4. I loved this post! The church/various group cookbooks are my favorites. They are someones ‘tried and true’ recipes. My favorite by far, tho , has to be the cookbook my grandmother was given as a bride. She inscribed her name and the year of her marriage. Then she gave it to my mom when my parents got married…and it was given to ME when I got married. The cookbook is really a story of a bride and in every chapter, she cooks something…and you get the recipe! Some of the ingredients I have never even HEARD of! Her name is Bettina…that is what my grandmother called me as a little girl. I love visiting your blog!

    1. Thanks Beth, I’m so glad you got what I was trying to say. I was trying to say what a connection I had to real people through their favorite recipes, but was feeling a little rusty in my writing and blogging. I think you may have said it much better than me. Glad you liked the post and keep cooking!

  5. Wonderful, the “hawaiian” cover! I had a cookbook clearout a few years back, but kept the vintage ones with graphics of any sort. Some things you just can’t get rid of easily.

    1. Thanks for the comment Margaret. I was glad I followed the link to your blog — I hadn’t been there in a while and enjoyed reading about your sculpture classes and seeing all the photos.

  6. wonderful cookbooks!
    Pam, I do believe you are the true Maverick….forget that girl from Alaska! LOL I love your spunk: deciding not to cook food typical of the Midwest! You Go Girl!!!
    I have about a gazillion cookbooks and need to photograph some of the real ‘moldy oldies’ one day. I had a real field day when we first moved to Georgia: buying every small community and Jr League cookbook I could get my hands on. And of course, I never throw anything away!!
    Happy Thanksgiving Dear Heart!!


  7. We have an old wooden box that is crammed with recipes from friends and family. Most are on bits and pieces of paper – and of course, the best ones are stained ( including the one the dog ate the corner of – I think that meant two paws up for that recipe!).

    1. Wooden box – that sounds great. I’ve collected some of those retro recipe tins, but never got organized enough to put anything other than blank cards into them.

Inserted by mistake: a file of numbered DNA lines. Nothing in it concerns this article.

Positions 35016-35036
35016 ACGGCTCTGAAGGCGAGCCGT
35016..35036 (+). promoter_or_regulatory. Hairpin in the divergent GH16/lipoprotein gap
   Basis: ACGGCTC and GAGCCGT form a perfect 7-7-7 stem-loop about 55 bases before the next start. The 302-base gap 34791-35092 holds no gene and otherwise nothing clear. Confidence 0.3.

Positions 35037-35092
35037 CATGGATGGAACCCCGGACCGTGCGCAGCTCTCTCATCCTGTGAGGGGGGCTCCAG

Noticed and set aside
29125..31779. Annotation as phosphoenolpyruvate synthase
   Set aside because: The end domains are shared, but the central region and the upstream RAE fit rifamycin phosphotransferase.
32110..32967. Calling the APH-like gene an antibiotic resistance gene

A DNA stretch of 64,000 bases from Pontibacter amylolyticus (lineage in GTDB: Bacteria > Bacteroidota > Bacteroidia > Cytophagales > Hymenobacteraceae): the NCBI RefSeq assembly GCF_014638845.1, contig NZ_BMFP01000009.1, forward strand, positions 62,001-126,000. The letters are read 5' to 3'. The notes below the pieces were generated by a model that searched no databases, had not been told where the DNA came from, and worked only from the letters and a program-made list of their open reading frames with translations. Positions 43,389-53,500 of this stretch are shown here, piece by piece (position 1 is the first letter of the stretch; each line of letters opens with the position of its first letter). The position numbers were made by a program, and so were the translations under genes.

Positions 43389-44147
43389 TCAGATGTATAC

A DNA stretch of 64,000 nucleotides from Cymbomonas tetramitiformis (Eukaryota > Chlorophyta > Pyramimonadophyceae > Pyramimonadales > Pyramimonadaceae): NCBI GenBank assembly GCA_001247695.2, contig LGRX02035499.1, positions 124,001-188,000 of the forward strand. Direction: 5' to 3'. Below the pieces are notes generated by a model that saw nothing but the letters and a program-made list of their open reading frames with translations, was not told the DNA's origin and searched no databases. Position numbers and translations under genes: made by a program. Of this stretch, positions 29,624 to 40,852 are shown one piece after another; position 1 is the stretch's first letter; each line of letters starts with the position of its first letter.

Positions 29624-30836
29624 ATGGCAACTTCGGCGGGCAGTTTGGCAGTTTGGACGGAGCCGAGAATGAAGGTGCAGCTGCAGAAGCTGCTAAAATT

Great new post on your blog, the interview with Susan Shie –
      thanks for posting that.

  8. That is too funny – I have the Simple Hawaiian Cookery book and have tried some of the recipes over the years. I have this other vintage book “Ford Treasury of Favorite Recipes from Famous Eating Places” from 1950 put out by the Ford Motor Company. It has quaint illustrations of inn and/or restaurant.

    1. In a small town second hand store, I found a couple of the wonderful little Ford Motor Company cookbooks with the recipes gathered from the famous restaurants and inns. I think my cookbooks were from the late 50’s, and Ford was not only promoting their product, the the idea of cross-country car vacations. While I’ve never cooked from any of the recipes, I still LOVE to pour over the pages, often reading every word and closely examining every illustration. The volumes were regional, and the illustrations accompanying each recipe showed some view – maybe a seasonal exterior of the establishment – often with a Ford or two somehow included in the scene! As a cook and fan of cookbooks, a professional artist and publication designer, I’ve found myself enchanted and feeling very nostalgic whenever I spend time with one of these little gems. Many of the recipes are a hoot, calling for canned sauces or vegetables – impossible to imagine today in the kitchen of top restaurants. A last point – about 20 percent of the featured “eating places” are still in business today – presumably cooking with more fresh ingredients!

      1. wow, that’s amazing that some of those places are still in business. I think I’ve seen one of those Ford Motor cookbooks. I love looking at the illustrations too.